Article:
“My sister had a manic episode of mental breakdown two years ago. We took her to several psychiatrists and psychotherapists until we found out she had bipolar disorder that had gone unnoticed all of her life. This is when it dawned on me how important mental health awareness is, especially in our country with so many biases and taboos when it comes to the topic. The first year after her diagnosis was tough on us as a family. I was her primary caregiver and as caregivers, we often tend to forget how the mental illness of a loved one can take a toll on our own mental health. I always knew I was depressed but never thought I needed counselling. I finally decided, perhaps out of curiosity, to do my psychiatric evaluation and get conventional therapy. I have been on therapy for almost a year now and my life has transformed. For me what really helped was the level of self awareness I achieved. You think you know yourself. But when you see yourself on paper and get an objective view, it makes you think about how you tend to behave and identify the triggers that lead to flare ups. We didn’t know that my sister was going through something. But now that we look back, we can see that there were patterns that we should have recognised much earlier. But awareness was so low, that we had no idea that there was an issue until she had a major breakdown.
As a caregiver I would say that it is important to understand that people who are going through something just need someone to listen to them. Don’t try to offer solutions. They are not looking for that. Be honest. You can't force them to go to therapy. Its only after they realize that they need to change something about their life will they go. It was easier to convince my younger sibling to go to therapy by suggesting that we go together. That made her more receptive to it than going alone. My family has been very supportive of my sister and I getting therapy. They don’t think it’s an illness. It took a while for them to be convinced that this is a real thing.⠀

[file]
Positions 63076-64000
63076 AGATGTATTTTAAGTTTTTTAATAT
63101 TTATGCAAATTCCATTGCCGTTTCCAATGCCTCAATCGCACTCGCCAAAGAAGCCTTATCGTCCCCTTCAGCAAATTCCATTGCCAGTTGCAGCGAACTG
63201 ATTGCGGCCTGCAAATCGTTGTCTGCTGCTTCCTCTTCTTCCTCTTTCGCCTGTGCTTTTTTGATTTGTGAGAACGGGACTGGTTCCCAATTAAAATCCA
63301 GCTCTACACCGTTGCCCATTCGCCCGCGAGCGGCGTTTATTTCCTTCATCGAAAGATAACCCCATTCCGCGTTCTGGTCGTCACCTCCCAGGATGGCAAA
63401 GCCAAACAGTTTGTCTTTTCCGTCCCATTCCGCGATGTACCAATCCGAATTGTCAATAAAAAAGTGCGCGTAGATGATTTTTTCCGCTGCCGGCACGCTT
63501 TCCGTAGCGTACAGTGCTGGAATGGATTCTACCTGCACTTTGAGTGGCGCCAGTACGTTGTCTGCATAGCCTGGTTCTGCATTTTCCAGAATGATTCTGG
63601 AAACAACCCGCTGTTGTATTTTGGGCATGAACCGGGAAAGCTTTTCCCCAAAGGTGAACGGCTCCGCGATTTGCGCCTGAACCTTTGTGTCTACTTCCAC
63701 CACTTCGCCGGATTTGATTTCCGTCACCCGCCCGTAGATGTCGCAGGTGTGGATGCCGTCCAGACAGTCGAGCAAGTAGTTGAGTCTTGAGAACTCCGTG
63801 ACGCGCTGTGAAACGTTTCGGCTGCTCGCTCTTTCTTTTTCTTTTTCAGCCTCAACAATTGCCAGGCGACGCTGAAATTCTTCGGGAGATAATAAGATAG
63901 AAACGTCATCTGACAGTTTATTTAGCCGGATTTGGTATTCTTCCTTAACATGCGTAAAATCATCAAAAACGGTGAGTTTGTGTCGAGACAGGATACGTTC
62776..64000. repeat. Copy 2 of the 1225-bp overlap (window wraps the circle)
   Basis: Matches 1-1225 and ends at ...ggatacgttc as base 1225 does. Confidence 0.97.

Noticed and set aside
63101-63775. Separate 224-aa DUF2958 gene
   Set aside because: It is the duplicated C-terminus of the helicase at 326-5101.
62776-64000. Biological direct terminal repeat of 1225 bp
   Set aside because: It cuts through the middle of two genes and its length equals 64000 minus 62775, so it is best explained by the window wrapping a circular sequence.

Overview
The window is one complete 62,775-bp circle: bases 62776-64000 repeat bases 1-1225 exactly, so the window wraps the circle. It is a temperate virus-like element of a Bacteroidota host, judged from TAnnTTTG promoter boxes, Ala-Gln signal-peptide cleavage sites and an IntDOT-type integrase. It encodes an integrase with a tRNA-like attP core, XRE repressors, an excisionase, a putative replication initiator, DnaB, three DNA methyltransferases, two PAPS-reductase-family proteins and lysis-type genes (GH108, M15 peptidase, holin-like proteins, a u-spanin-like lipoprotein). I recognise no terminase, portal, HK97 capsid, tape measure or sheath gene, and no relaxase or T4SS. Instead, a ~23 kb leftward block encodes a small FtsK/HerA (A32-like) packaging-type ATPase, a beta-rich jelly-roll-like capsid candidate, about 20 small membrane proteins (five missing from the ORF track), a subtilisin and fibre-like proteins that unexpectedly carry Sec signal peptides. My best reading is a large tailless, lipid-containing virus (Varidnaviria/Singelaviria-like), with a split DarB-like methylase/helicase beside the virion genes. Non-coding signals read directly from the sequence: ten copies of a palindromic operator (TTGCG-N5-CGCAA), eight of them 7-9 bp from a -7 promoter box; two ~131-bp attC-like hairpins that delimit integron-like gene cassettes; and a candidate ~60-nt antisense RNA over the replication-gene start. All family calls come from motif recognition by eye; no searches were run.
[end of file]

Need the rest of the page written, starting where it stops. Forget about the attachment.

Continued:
Communication about mental health in India is very serious and heavy, almost making conversations unapproachable. I have always wanted to be vocal about it, but in way that was more chilled out. I have a few friends who are going through depression. We'd often meet to discuss our mental health journey and I felt like more people need to listen to these kinds of conversations. I have recently started a podcast on mental health called @sentimental.pod. A lot of people who reached out to me after the podcast have a common issue with therapy - it is expensive. When parents are not supportive they don’t know where to get the money from to pay for the therapy. The myths going around about therapy and medication make it all the more difficult. Honestly, most people in India have little or no knowledge of mental health. The podcast helped spread the much needed awareness. My husband, Azeem, has been my caregiver for the last eight years that we have been together. He is my co-host on the podcast. In our circle of friends, most of the people who were willing to come forth and talk are comedians. We are hoping to expand and get more people from different walks of life to go public and speak about their mental health issues. Since the last four episodes there have been people who have actually changed their minds about therapy and have accepted help themselves. I have actually made a difference and that makes me incredibly happy.”⠀